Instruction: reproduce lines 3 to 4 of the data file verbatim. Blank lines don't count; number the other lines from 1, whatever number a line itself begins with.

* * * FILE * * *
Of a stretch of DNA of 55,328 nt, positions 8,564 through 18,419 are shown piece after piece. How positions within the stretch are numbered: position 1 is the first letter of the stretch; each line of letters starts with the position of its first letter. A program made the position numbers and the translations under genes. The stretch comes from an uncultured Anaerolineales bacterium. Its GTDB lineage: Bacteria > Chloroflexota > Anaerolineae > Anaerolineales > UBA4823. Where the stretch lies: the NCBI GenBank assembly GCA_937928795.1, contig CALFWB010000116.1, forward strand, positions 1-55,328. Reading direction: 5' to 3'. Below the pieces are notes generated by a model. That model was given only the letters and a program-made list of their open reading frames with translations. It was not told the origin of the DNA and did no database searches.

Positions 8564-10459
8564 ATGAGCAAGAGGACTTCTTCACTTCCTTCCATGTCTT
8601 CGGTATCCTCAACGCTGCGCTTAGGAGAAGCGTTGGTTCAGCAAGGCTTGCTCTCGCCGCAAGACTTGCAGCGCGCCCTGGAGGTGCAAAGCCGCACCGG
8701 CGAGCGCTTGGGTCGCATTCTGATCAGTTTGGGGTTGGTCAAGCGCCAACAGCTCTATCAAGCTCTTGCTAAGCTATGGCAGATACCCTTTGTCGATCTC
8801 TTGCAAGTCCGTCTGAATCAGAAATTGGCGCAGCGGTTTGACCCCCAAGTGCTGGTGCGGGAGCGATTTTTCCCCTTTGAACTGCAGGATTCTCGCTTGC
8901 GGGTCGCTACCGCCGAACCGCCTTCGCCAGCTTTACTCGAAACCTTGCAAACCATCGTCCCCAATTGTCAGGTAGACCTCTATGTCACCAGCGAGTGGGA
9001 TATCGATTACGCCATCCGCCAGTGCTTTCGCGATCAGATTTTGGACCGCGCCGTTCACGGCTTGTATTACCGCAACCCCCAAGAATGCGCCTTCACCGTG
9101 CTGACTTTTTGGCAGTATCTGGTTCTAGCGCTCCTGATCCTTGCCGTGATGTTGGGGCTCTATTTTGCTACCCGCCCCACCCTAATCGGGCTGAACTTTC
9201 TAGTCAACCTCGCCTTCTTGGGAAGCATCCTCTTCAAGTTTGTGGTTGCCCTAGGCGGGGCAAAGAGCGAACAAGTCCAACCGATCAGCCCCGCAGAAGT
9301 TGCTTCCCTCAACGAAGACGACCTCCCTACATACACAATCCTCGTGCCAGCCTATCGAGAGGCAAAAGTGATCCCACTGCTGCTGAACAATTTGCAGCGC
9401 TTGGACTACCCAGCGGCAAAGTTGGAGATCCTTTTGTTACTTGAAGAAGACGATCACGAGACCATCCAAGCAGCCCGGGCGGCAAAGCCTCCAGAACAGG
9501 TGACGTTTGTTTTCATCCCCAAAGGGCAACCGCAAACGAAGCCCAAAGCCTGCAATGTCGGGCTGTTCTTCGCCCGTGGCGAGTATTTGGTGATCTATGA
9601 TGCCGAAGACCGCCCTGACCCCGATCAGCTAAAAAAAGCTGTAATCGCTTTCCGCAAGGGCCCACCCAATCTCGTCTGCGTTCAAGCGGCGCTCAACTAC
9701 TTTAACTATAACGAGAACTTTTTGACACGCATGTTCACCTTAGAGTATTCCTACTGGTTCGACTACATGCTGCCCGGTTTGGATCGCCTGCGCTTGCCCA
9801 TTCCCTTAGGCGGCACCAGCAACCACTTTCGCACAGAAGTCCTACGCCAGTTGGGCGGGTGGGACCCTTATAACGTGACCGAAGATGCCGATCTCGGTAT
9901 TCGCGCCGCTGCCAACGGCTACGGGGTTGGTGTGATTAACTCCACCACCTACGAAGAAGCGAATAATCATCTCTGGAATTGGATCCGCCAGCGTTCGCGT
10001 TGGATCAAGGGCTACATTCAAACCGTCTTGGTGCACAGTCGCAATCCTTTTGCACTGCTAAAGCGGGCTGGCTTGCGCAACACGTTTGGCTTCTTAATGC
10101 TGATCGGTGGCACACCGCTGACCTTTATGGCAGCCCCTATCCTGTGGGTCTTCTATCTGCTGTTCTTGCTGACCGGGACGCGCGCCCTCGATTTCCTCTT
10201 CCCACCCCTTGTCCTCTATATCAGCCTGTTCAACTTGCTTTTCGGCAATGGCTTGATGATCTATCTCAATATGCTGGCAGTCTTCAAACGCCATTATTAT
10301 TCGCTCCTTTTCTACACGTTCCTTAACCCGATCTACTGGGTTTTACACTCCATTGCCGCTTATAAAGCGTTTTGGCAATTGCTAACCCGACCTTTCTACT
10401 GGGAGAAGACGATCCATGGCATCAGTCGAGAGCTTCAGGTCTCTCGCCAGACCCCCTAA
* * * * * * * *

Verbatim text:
8564 ATGAGCAAGAGGACTTCTTCACTTCCTTCCATGTCTT
8601 CGGTATCCTCAACGCTGCGCTTAGGAGAAGCGTTGGTTCAGCAAGGCTTGCTCTCGCCGCAAGACTTGCAGCGCGCCCTGGAGGTGCAAAGCCGCACCGG